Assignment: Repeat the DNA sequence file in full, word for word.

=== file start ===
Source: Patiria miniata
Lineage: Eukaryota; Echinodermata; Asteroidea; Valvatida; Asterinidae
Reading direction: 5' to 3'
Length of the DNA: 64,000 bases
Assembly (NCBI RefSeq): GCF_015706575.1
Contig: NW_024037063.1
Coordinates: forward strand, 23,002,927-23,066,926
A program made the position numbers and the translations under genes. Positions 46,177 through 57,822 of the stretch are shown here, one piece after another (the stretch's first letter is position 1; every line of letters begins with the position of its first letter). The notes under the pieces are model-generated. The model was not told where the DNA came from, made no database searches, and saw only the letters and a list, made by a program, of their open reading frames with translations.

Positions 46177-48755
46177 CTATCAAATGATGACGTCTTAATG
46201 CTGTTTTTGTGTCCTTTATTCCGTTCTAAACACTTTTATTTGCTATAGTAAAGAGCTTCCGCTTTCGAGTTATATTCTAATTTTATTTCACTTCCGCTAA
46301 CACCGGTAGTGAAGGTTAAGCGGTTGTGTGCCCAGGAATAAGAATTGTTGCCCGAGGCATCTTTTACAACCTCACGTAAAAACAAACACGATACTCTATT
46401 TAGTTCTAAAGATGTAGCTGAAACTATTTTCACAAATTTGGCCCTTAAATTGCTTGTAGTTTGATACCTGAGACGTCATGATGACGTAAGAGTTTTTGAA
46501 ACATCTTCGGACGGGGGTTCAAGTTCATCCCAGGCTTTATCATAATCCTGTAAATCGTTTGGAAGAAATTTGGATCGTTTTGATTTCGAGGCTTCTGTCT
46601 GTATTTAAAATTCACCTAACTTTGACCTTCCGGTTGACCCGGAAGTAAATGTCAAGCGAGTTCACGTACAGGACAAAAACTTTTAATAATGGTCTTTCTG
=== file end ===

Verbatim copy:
Source: Patiria miniata
Lineage: Eukaryota; Echinodermata; Asteroidea; Valvatida; Asterinidae
Reading direction: 5' to 3'
Length of the DNA: 64,000 bases
Assembly (NCBI RefSeq): GCF_015706575.1
Contig: NW_024037063.1
Coordinates: forward strand, 23,002,927-23,066,926
A program made the position numbers and the translations under genes. Positions 46,177 through 57,822 of the stretch are shown here, one piece after another (the stretch's first letter is position 1; every line of letters begins with the position of its first letter). The notes under the pieces are model-generated. The model was not told where the DNA came from, made no database searches, and saw only the letters and a list, made by a program, of their open reading frames with translations.

Positions 46177-48755
46177 CTATCAAATGATGACGTCTTAATG
46201 CTGTTTTTGTGTCCTTTATTCCGTTCTAAACACTTTTATTTGCTATAGTAAAGAGCTTCCGCTTTCGAGTTATATTCTAATTTTATTTCACTTCCGCTAA
46301 CACCGGTAGTGAAGGTTAAGCGGTTGTGTGCCCAGGAATAAGAATTGTTGCCCGAGGCATCTTTTACAACCTCACGTAAAAACAAACACGATACTCTATT
46401 TAGTTCTAAAGATGTAGCTGAAACTATTTTCACAAATTTGGCCCTTAAATTGCTTGTAGTTTGATACCTGAGACGTCATGATGACGTAAGAGTTTTTGAA
46501 ACATCTTCGGACGGGGGTTCAAGTTCATCCCAGGCTTTATCATAATCCTGTAAATCGTTTGGAAGAAATTTGGATCGTTTTGATTTCGAGGCTTCTGTCT
46601 GTATTTAAAATTCACCTAACTTTGACCTTCCGGTTGACCCGGAAGTAAATGTCAAGCGAGTTCACGTACAGGACAAAAACTTTTAATAATGGTCTTTCTG